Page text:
The Department for Transport (DfT) has announced £23m to ‘rejuvenate’ cycling and walking across the UK.
Cycling minister Jesse Norman has announced £21m to improve ‘significant’ on and off-road stretches of the 16,000-mile National Cycle Network, with a further £2m to encourage more people to cycle and walk, particularly children and young people.
Mr Norman said: ‘Cycling and walking are a key part of our plans to make transport cleaner, greener and more productive.
‘This funding will help ensure that everyone can enjoy wonderful routes, which connect communities across the UK, and benefit from the huge health and environmental benefits of cycling.’
Sustrans will manage the allocation of the cash, which will fund 'dozens' of activation projects for upgrading the network that were identified in the recent Paths for Everyone report.
Sustrans chief executive Xavier Brice said: ‘As the custodians of the National Cycle Network we are very excited by this investment in transforming crucial links for communities across England, making it easier for everyone to walk and cycle.’
The £2m will fund broader cycling and walking initiatives, including the Living Streets Walk to School outreach programme, which encourages young people to make walking a key part of their journeys from an early age.
According to the DfT, the scheme saw walking to school rates increase by 30% last year within schools supported by the scheme.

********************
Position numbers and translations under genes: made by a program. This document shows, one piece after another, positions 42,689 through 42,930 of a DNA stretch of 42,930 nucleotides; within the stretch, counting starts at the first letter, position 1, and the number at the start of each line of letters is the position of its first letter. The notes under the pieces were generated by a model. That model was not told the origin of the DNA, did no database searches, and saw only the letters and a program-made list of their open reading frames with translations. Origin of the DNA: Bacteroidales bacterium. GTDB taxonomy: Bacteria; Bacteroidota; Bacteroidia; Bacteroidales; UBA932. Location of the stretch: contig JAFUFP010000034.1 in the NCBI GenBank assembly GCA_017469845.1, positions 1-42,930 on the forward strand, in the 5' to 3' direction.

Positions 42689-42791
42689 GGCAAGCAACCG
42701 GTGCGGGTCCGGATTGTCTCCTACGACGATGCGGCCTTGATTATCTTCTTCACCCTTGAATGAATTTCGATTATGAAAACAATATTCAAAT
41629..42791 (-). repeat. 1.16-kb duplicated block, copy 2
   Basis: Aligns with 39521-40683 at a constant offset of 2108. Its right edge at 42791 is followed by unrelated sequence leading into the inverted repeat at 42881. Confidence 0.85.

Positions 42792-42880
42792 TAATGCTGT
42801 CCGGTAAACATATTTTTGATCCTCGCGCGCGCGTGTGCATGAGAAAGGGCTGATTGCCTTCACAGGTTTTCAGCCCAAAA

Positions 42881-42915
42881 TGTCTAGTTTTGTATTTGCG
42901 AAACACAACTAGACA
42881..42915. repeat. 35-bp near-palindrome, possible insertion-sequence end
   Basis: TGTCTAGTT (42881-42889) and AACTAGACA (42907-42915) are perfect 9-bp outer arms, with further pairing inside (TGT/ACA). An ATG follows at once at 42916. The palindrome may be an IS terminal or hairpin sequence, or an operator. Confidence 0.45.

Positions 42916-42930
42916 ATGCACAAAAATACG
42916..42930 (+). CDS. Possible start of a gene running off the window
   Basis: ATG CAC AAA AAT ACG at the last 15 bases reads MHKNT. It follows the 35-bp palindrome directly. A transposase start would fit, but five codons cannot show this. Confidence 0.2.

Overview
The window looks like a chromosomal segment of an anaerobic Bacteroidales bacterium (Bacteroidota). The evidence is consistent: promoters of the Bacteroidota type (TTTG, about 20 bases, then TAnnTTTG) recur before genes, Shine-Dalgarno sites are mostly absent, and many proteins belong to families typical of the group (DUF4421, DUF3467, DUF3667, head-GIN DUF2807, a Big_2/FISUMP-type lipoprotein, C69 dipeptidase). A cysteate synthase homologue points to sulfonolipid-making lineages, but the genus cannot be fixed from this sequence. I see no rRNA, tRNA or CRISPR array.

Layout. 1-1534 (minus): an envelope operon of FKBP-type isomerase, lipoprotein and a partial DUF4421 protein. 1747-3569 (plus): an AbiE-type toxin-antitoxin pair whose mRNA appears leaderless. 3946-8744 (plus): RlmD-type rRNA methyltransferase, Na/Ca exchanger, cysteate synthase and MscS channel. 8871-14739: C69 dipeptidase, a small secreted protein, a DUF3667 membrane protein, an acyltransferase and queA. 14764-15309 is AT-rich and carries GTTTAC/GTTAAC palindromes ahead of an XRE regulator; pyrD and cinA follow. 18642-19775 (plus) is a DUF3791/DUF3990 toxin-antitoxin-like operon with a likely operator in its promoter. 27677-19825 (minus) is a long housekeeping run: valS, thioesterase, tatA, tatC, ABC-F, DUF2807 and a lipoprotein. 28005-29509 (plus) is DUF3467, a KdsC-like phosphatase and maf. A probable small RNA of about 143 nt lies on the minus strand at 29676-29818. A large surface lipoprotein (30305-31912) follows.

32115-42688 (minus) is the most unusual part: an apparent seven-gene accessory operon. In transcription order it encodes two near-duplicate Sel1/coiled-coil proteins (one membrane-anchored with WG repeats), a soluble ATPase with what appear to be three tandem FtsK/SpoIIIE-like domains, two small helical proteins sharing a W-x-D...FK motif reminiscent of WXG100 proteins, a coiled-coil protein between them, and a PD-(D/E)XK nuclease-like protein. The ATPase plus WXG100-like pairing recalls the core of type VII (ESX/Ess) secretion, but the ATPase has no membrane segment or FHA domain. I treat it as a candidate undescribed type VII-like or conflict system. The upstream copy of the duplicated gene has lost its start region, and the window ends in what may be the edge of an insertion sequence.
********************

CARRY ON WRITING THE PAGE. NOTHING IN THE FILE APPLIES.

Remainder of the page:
Cycling UK’s Big Bike Revival will also receive cash to continue its work inspiring the 42% of people who own bikes but do not cycle, to start riding.
The Dft said it is estimated that the health benefits associated with walking and cycling on the network prevented 630 early deaths in 2017, and averted nearly 8,000 serious long-term health conditions.
Improvements to the National Cycle Network include:
- refurbishing and upgrading Cinder Track North in Whitby to improve access to a substantial new housing development
- converting a 'poor' on-road section of the NCN between Dewsbury and Huddersfield to a combination of traffic free and full segregation
- connecting current paths through the centre of Lincoln
- re-routing busy on-road sections with poor junction facilities to an alternative traffic-free route in Longbridge, Birmingham
- creating a new quietway route to replace a busy on-road section between Luton and Dunstable
- improving a road crossing and re-routing to traffic-free alternatives around Ashton Court in Bristol
- improving and extending paths connecting Thatcham and Newbury